Level playing field for domestic manufacturers: If the government can boost manufacturing of mobile phones and consumer electronics by levying 15% to 20% duty as well as for automotive, bicycles and motorcycles, we request similar tariff protection clauses for medical devices, which are even more important for healthcare security of our country.

Unless the Indian manufacturers get a level playing field and visible benefits to manufacture in India in comparison to the imports, nobody will venture out to do this tedious job of putting together men, machine and capital for manufacturing of medical devices in India to make quality healthcare affordable to common masses which is a dream and mission of Prime Minister Narendra Modi.

Encourage a phased manufacturing plan of components: The government should increase the import duty to 5% (basic duty) on imports of part or accessories for medical devices, up from 2.5% done on January 19, 2016, by Notification No. 4/2016 and then increase the same to 7.5% in the second year under heading HS Code 90.18, 90.19, 90.20, 90.21, 90.22. The PMP (Phased Manufacturing Plan) proposed for X-Ray equipment is a good start and needs to be carried forward to other devices. Consider 2.5% basic duty on import of medical grade raw materials for medical devices under the heading also for HS Code 90.27, 30.06 & 38.22 on the actual user condition, as had been done earlier for 90.18, etc., to ensure there is no inverted duty structure.

India needs to regulate all medical devices under a patients’ safety medical devices law as correctly proposed by NITI Aayog to protect patients and aid responsible manufacturing

Need to protect consumers from exploitatively high MRP in medical devices by rationalised price controls and aid ethical marketing by capping markup over import landed price.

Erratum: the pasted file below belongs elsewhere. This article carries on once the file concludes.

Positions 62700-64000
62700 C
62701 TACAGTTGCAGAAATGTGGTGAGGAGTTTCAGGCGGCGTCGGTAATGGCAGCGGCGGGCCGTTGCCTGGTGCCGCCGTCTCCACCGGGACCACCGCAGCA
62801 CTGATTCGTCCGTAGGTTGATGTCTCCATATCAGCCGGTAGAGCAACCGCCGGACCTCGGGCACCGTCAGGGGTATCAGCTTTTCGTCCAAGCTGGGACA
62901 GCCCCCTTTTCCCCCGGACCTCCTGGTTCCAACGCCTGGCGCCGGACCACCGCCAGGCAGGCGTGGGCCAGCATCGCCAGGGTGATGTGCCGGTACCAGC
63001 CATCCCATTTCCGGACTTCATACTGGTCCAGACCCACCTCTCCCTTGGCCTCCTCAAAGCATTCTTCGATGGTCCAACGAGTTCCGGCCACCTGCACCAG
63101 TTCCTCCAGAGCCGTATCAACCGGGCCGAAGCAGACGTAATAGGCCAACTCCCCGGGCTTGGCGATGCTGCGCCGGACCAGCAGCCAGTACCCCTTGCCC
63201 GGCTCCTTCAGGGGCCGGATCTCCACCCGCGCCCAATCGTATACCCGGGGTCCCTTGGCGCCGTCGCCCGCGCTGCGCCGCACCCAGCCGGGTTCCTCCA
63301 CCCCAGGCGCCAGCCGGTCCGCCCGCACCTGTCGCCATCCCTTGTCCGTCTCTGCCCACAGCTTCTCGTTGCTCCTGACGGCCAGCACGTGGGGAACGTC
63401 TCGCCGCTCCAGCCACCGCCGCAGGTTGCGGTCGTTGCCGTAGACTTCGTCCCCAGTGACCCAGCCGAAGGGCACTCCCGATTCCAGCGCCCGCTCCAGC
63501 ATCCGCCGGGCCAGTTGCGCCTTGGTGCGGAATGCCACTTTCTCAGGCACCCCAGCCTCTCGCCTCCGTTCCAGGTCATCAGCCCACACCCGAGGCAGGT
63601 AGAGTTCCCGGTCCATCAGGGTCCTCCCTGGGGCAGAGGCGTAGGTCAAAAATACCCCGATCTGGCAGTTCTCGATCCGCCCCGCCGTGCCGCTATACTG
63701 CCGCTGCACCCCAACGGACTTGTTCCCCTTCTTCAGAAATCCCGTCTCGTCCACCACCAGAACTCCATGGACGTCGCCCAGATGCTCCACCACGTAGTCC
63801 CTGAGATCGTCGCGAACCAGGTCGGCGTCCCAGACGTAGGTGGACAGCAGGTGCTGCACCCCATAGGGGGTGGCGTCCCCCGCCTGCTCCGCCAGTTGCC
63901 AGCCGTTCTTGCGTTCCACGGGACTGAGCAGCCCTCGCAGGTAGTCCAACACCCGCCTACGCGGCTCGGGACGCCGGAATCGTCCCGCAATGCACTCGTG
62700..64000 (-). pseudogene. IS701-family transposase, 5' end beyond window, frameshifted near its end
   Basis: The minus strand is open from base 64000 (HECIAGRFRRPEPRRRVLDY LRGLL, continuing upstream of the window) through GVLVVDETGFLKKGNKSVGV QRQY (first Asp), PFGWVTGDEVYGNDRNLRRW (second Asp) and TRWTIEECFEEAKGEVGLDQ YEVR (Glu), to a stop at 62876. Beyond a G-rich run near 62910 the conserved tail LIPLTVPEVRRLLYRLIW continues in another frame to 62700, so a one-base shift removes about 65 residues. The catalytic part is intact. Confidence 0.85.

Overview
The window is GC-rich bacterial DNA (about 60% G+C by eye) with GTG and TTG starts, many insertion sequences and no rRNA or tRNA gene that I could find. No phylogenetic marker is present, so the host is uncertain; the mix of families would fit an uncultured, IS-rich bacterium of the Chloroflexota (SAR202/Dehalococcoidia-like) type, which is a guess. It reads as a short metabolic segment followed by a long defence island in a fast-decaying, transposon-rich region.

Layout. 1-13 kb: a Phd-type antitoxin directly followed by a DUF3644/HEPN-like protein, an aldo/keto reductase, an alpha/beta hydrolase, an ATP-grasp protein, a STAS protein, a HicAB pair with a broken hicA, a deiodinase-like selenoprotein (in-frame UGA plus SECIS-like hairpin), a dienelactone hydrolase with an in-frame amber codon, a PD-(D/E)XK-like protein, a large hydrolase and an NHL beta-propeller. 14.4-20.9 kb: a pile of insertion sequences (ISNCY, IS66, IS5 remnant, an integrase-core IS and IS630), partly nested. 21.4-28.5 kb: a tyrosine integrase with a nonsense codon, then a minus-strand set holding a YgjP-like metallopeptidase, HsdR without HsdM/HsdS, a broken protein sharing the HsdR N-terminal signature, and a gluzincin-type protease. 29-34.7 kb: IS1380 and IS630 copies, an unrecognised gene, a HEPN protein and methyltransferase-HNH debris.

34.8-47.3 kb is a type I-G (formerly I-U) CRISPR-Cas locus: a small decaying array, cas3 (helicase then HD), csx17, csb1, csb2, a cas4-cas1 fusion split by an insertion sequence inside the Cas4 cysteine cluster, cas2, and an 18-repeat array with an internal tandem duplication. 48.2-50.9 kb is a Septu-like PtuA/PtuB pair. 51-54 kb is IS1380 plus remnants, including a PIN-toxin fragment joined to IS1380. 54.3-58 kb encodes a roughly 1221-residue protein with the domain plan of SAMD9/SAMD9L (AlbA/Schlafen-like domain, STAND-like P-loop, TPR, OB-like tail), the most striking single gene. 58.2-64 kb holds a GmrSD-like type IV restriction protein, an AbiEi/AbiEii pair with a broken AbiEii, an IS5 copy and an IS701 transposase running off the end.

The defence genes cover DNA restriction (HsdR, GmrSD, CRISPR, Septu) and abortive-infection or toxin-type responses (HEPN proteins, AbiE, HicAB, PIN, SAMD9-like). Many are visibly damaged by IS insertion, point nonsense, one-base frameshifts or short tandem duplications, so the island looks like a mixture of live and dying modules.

Need to incentivise quality in healthcare products in public healthcare procurements by preferential pricing for quality, Q1 e.g. ICMED (QCI’s Indian Certification for Medical Devices) instead of L1 (lowest price) to ensure patients access acceptable quality for healthcare.

The Indian medical device industry is very hopeful the Union Budget will make quality healthcare accessible and affordable for common masses, enable placing India among the top 5 medical devices manufacturing hubs worldwide and help end the 80-90% import dependence forced upon us and an ever-increasing import bill of over Rs 38,837 Crore.

Right from trade margin rationalisation to ensuring a separate set of legislations and regulatory framework to govern the medical device sector and everything in between needs to be looked afresh to galvanise domestic manufacturing. A pro-active policy formulation to regulate medical devices differently than drugs should permit free market dynamics to succeed and keep regulations simple, protecting consumers and incentivising Make in India.-Business Today